Good idea…we should all be so diplomatic!

A 100 Mile Thanksgiving

November 12th, 2008

The other night I attended the “Farmland Feast” benefit on behalf of Freshfarm Markets, a DC organization dedicated to strengthening the local food movement in the Chesapeake Bay Region. While that was a small, local celebration of the harvest behind us, soon all Americans will be celebrating the harvest at Thanksgiving time. What better way to take the concept of “local first” than to apply it to the planning of our Thanksgiving menus?

How about a 100 Mile Meal for Thanksgiving?  Today I’m pleased to share a guest post from Jennifer Kaplan, author of the forthcoming book “The Green Opportunity.” Jennifer is a partner in the Greenhance business consulting firm, blogs about green business at her blog, Green Your Business and at Ecopreneurist, and she recently launched the first EcoTuesday event on the East Coast. But hey, she’s got a personal life too! So when it was time to share her special 100 mile Menu for Thanksgiving, she turned to OrganicMania, thinking it a better fit for this post than her usual business blogs. Welcome Jennifer!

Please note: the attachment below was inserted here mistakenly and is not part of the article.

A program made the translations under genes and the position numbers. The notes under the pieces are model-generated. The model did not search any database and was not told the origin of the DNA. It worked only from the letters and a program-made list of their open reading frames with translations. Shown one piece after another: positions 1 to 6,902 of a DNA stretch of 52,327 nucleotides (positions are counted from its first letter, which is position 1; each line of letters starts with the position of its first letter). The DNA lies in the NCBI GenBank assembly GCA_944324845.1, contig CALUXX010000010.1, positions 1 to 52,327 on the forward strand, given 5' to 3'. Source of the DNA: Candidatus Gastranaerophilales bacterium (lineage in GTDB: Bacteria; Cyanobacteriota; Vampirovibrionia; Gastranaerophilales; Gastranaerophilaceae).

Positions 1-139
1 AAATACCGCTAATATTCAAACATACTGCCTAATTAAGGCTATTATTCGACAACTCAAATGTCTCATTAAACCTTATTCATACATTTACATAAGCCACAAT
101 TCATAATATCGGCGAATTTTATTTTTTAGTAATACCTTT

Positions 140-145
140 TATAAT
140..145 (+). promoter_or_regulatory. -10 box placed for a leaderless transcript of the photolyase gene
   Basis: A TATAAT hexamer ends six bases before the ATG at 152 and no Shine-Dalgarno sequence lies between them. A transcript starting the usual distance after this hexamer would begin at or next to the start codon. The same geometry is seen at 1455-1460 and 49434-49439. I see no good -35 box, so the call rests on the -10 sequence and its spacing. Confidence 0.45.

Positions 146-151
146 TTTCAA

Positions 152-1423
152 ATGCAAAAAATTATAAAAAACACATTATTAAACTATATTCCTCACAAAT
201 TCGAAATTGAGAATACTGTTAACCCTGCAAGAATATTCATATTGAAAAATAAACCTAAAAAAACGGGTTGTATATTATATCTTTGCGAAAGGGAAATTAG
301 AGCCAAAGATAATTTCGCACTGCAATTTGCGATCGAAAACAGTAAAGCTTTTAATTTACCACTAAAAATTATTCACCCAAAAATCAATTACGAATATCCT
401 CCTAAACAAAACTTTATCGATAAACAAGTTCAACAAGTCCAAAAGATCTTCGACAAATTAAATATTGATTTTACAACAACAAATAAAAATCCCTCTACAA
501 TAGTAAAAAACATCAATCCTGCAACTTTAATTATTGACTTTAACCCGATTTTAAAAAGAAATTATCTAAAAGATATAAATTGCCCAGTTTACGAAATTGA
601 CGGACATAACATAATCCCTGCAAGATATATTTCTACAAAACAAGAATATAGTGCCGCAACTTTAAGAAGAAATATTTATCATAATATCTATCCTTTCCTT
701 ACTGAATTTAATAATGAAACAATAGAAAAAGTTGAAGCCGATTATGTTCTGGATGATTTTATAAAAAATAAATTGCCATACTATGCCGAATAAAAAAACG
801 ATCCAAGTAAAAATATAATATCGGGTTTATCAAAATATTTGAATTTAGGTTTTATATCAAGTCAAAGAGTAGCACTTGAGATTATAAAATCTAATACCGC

My family is coming for Thanksgiving this year and I’m going to try to make it a 100-mile meal. We have 22 family and friends coming from up and down the Easy coast from Brooklyn to Tampa, and while the family is generally sympathetic to green-living, its likely to require some friendly advice to pull this off. So, I’m starting with the following e-mail:

Hi everyone. We are all looking forward to hosting Thanksgiving this year! In the spirit of the season, we wanted to try and do something a little different, a 100-mile Thanksgiving. The 100-mile movement is a local eating experiment whereby you buy food that is locally raised and produced from within a 100-mile radius of where you live. To make this easy and fun for everyone, here is a link to our local farm, Southmountain Creamery, that will delivery to our house on Monday November, 24th. Please note that the order must be placed by Midnight, Thursday, November 20th in order to be delivered on the 24th, so please try and plan ahead. Please look through their offerings because they sell all sorts of local food including meat, artisan cheeses, bread, honey, etc. and let me know if you want me to order anything for you: